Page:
COMPOSERS: Decráck,Delvincourt,Koechlin & Desenclos,Maurice,Sancan
ALBUM TITLE: Decráck, Delvincourt, Sancan, Maurice, Koechlin & Desenclos
PERFORMER: Claude Delangle (saxophone); Odile Delangle (piano)
CATALOGUE NO: CD-1130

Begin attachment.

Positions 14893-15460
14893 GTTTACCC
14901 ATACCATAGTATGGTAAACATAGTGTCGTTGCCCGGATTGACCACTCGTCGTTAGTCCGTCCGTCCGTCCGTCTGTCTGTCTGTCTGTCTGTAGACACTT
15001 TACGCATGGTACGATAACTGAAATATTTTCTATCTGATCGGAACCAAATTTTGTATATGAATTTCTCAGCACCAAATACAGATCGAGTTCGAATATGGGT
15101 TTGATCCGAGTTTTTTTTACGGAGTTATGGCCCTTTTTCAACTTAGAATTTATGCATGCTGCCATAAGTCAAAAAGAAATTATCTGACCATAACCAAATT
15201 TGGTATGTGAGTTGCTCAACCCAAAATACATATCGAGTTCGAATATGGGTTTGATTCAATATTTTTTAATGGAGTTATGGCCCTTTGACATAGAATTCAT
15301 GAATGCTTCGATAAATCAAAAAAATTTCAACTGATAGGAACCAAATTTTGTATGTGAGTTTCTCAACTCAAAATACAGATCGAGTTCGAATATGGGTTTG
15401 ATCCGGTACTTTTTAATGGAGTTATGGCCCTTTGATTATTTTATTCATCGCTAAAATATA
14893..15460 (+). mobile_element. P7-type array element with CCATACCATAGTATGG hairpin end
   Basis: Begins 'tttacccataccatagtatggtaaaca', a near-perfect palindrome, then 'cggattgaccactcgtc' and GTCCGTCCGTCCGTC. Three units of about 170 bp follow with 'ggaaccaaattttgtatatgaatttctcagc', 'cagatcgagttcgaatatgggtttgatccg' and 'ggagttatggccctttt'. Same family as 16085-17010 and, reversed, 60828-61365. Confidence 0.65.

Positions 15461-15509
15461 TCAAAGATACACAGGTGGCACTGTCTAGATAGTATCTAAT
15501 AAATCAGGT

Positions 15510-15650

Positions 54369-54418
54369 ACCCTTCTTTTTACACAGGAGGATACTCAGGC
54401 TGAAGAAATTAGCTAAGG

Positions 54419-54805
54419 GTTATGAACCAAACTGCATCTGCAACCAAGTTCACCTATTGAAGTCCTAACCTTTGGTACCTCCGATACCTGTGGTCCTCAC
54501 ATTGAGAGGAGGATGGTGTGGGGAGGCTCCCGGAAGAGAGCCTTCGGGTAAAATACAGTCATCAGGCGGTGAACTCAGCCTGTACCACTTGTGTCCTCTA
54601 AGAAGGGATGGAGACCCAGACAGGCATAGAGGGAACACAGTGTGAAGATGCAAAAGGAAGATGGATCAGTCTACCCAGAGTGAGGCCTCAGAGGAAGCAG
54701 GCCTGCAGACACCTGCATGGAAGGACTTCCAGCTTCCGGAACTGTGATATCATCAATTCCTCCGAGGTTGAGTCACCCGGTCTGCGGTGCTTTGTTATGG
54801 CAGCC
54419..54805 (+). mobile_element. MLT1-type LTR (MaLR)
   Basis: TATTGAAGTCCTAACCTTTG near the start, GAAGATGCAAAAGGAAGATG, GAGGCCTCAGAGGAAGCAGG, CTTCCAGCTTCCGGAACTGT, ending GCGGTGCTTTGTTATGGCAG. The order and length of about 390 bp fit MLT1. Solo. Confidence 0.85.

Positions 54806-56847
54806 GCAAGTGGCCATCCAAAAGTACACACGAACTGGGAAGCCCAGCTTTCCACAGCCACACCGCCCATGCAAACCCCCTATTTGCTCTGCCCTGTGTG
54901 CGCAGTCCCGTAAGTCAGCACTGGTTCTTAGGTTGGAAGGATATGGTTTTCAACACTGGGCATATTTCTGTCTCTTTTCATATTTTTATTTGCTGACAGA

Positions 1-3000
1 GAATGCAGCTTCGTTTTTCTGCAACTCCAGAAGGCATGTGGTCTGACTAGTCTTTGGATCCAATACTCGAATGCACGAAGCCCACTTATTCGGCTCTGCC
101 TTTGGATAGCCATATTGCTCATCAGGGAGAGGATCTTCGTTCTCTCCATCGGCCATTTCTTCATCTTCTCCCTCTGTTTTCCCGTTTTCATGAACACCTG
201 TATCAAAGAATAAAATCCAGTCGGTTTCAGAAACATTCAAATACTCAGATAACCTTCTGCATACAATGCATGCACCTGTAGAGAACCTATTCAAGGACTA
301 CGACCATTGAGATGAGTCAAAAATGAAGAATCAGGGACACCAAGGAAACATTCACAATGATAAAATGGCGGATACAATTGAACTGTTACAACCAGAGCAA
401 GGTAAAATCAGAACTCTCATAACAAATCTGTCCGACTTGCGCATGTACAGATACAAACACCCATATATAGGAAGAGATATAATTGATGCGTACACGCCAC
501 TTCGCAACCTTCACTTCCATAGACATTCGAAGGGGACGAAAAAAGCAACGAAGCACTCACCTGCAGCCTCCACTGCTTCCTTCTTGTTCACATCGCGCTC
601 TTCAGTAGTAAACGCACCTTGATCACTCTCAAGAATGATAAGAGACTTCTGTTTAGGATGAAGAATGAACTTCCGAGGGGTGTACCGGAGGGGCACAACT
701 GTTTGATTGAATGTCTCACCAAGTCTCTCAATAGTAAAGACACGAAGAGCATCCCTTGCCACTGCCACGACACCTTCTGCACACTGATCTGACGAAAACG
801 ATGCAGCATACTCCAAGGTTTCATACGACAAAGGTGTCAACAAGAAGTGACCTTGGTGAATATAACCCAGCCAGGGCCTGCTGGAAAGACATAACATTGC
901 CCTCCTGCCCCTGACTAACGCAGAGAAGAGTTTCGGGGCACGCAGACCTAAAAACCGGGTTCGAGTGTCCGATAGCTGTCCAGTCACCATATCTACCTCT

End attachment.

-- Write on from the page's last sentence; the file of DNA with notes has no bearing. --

Seventy-eight minutes of mid-century French music for saxophone and piano probably isn’t everyone’s idea of fun, but most of the music here is of real quality and inventiveness, and beautifully played by this brother and sister team from the Paris Conservatoire. The seven numbers from Koechlin’s 15 Études of 1942-4 – which appeared complete only a few months ago on a Chandos disc – stand at the summit of saxophone expressivity: the Delangles favour a lighter, more elegant approach than Federico Mondelci and Kathryn Stott for Chandos, but ‘Pour les sons liés’ is exquisitely done, and in the monkey-tricks of ‘Pour les arpèges’ we hear the authentic voice of the composer of Les Bandar-Log. Koechlin apart, the composers are not major names, though Claude Delvincourt was a director of the Conservatoire. His agreeable Croquembouches suite is the earliest music on the disc (1926), and the only one to treat the saxophone jocularly, with culinary movements called ‘Plumpudding’, ‘Linzer tart’ and the like. Pierre Sancan’s Lamento et rondo (1973) and Alfred Desenclos’s Prélude, cadence et finale (1956) are the most nearly forgettable items, but even these figures are fine craftsmen who understand the instrument. Paule Maurice’s 1956 Tableaux de Provence is beautifully evocative: whoever he was, he was a real composer. The saxophone tone seems naturally to suggest liquidity, and no one uses that better than Fernande Decrück (wife of the New York Philharmonic’s saxophonist) and her superb Sonata of 1942 seems full of imagery relating to ocean voyaging.